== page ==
I(A) = >} and I={A|I(A) = ⊥}. Atoms which do not occur in I>Iare mapped
to U. The truth value of a given formula under Iis determined according to the truth
tables in Table 1. A three-valued model Mof Pis a three-valued interpretation such
that M(Abody) = >for each Abody P. Let I=hI>,Iiand J=hJ>,Jibe
two interpretations. IJiff I>J>and IJ.Iis a minimal model of Piff for no
other model Jof Pit holds that JI.Iis the least model of Piff it is the only minimal
model of P. Example 2 shows the models of the program in Example 1.
Our suggestion to apply the ctxt operator upon every literal in the body of an excep-
tion clause in Pwith Table 1 implements the idea of the introduction that abnormalities
should be assumed to be false, if there is no evidence to assume otherwise.
Example 2 I1=h{s},{q,r}i, I2=h{s,p},{q,r}i and I3=h{s,q,r},{p}i are models
of P. I1is the least model of wcPand I3is not a model of wc P.
2.3 Stenning and van Lambalgen Consequence Operator
We reason w.r.t. the Stenning and van Lambalgen consequence operator ΦP[11, 4]:
Let Ibe an interpretation and Pbe a program. The application of Φto Iand P, denoted
by ΦP(I), is the interpretation J=hJ>,Ji:
J>={A|there is Abody Psuch that I(body) = >},
J={A|there is Abody Pand for all Abody P,we find I(body) = ⊥}.
5
F¬F
> ⊥
⊥ >
U U
> U
> > U
U U U
⊥ ⊥ ⊥ ⊥
> U
> > > >
U>U U
⊥ > U
← > U
> > > >
U U > >
U>
↔ > U
> > U
U U >U
U>
Lctxt(L)
> >
⊥ ⊥
U
Table 1. The truth tables for the connectives under the three-valued Łukasiewicz logic and for
ctxt(L).Lis a literal, >,, and U denote true,false, and unknown, respectively.
The least fixed point of ΦPis denoted by lfp ΦP, if it exists. Acyclic programs admit
several nice properties: The ΦPoperator is a contraction, has a least fixed point2that
can be reached by iterating a finite number of times starting from any interpretation,
and lfp ΦPis a model of P[2]. We define P|=wcs Fiff Pis acyclic and lfp ΦP|=F.
As has been shown in [4], for non-contextual programs, the least fixed point of ΦP
is identical to the least model of the weak completion of P, which always exists. As
Example 3 shows this does not hold for contextual programs: The weak completion of
contextual programs might have more than one minimal model.
Example 3 P={s← ¬r,r← ¬pq,qctxt(¬p)}then wc P={sr,r↔ ¬p
q,qctxt(¬p)}.lfp ΦP=h{s},{q,r}i.h{q,r},{p,s}i is also a minimal model of wcP.
However, a minimal model that is different to the least fixed point of ΦP, is not sup-
ported in the sense that if we iterate ΦPstarting with this minimal model, then we will
compute lfp ΦP. As lfp ΦPis unique and the only supported minimal model of wcP,
we define P|=wcs Fif and only if Fholds in the least fixed point of ΦP.
2.4 Complexity Classes
Adecision problem is a problem where the answer is either yes or no. A natural corre-
spondence to the decision problem is the word problem, where the word problem deals
with the question Does word w belong to language L? Here, a word is a finite string
over the alphabet Σand a language is a possibly infinite set of words over Σ, where Σ
denotes every word over Σ.
P is the class of decision problems that are solvable in polynomial time. NP is the
class of decision problems, where the yes answers can be verified in polynomial time.
Every decision problem can be specified by a language and every class can be specified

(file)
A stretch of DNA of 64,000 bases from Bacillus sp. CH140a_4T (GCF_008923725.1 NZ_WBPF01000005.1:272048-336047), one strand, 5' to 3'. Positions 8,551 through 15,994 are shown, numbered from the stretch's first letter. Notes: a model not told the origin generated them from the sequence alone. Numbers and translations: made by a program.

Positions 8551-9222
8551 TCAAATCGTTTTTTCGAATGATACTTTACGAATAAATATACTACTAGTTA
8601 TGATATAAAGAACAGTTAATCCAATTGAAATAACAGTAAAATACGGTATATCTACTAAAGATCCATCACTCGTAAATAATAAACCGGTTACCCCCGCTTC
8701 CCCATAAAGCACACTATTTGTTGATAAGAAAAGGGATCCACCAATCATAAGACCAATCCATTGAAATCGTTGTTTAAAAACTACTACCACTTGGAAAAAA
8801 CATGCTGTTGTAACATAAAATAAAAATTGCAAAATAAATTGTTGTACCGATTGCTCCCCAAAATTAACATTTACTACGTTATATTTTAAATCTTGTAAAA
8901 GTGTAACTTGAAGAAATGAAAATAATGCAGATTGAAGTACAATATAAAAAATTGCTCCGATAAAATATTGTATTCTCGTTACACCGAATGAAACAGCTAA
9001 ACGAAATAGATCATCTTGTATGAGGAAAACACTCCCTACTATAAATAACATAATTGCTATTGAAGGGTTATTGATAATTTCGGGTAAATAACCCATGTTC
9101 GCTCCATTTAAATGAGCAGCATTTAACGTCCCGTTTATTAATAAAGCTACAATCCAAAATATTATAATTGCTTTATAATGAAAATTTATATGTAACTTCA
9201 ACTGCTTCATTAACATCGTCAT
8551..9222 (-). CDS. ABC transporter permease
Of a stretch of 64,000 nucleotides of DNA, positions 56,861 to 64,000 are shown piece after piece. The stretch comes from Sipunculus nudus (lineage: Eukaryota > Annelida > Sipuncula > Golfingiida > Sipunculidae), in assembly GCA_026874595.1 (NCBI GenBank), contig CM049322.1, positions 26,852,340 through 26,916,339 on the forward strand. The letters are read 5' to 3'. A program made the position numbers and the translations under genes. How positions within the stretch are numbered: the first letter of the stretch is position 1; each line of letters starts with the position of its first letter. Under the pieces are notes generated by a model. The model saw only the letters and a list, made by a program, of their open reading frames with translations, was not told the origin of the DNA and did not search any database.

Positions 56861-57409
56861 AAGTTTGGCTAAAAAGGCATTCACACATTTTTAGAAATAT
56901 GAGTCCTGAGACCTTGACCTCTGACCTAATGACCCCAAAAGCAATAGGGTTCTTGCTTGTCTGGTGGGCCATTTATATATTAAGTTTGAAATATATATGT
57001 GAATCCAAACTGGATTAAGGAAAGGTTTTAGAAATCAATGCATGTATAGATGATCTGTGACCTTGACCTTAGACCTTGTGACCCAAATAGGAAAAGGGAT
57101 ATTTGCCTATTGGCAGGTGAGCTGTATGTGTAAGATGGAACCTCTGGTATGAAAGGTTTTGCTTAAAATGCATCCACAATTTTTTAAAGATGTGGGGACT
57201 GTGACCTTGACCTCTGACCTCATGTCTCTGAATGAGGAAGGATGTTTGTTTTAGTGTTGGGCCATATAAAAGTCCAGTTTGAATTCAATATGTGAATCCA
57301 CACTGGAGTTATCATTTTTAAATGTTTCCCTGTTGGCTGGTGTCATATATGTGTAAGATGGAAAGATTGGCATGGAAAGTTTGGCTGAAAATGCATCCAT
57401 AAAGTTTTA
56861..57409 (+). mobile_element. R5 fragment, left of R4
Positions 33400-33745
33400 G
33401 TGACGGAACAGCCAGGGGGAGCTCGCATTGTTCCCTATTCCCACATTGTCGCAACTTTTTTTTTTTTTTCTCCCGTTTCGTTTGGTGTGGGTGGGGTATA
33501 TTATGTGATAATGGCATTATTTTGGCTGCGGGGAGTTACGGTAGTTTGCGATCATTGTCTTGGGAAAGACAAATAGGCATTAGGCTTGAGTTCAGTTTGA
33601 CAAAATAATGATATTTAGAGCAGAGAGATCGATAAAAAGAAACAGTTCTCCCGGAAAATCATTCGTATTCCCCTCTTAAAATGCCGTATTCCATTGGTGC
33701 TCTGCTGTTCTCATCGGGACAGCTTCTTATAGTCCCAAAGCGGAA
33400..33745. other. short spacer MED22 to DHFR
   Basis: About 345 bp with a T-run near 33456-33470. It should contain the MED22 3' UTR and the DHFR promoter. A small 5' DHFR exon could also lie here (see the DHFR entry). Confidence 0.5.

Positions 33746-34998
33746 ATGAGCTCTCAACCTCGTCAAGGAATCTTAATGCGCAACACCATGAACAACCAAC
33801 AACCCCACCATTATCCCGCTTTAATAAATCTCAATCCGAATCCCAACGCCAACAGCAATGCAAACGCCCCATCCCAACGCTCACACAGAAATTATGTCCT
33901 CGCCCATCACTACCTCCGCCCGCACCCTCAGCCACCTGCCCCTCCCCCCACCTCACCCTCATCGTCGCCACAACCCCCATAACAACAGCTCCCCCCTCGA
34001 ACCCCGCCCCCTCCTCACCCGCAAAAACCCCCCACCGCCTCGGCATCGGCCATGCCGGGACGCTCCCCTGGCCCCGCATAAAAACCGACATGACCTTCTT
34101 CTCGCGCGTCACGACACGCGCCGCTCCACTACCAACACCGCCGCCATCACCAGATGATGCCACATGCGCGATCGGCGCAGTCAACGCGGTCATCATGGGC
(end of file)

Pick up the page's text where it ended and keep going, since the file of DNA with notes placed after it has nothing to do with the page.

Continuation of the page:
by the set of languages it contains: P is the set of languages, for which it can be decided
in polynomial time whether they are in P. Let Rbe a binary relation on strings. Ris
balanced if (x,y)Rimplies |y| ≤ |x|kfor some k1. Let LΣbe a language.
LNP iff there is a polynomially decidable and a polynomial balanced relation Rsuch
that L={x|(x,y)Rfor some y}[7]. That is, NP is the set of languages, for the
ones that belong to this class, it can be decided in polynomial time whether they are
in NP. Given that CO NP ={L|LNP}, a language Lis in the class D P iff there
are two languages L1NP and L2C ON P such that L=L1L2. PSPACE is the
2Note that for acyclic programs, the least fixed point of ΦPis also the unique fixed point of ΦP.
6
set of languages for which it can be decided in polynomial space whether they are
in PS PACE. The relation of the four classes is P NP DP PS PACE.
A language Lis polynomial-time reducible to a language L0, denoted as LpL0if
there is a polynomial-time computable function f:Σ7→ Σsuch that for every xΣ,
xLiff f(x)L0. Reductions are transitive, i.e. if L1pL2and L2pL3then L1pL3
for all languages L1,L2and L3. Given that Cis a complexity class, we say that a lan-
guage Lis C-hard if LpL0for all L0C.Lis C-complete if Lis in Cand Lis
C-hard.
3 Abduction in Contextual Logic Programs
Acontextual abductive framework is a tuple hP,A,|=wcsi, consisting of an acyclic con-
textual program P, a set of abducibles AAPand the entailment relation |=wcs. The
set of abducibles APis defined as
{A←>|Ais undefined in Por Ais head of an exception clause in P}
∪ {A←⊥|Ais undefined in Pand ¬Ais not assumed3in P},
Let an observation Obe a non-empty set of literals. Abductive reasoning can be
characterized as the problem to find an explanation EAsuch that Ocan be inferred
by PEby deductive reasoning. Often, explanations are restricted to be basic and that
they are consistent with P. An explanation Eis basic, if Ecannot be explained by other
facts or assumptions, i.e. Ecan only be explained by itself.4It is easy to see that given
an acyclic logic program Pand that EA, the resulting program PEis acyclic as
well. Further, as the ΦPoperator always yields a least fixed point for acyclic programs,
PEis guaranteed to be consistent. We will impose a further restriction on expla-
nations such that explanations do not allow to change the context of the observation.
Formally, this is defined using the following relation:
Definition 4. The strongly depends on – relation w.r.t. Pis the smallest transitive rela-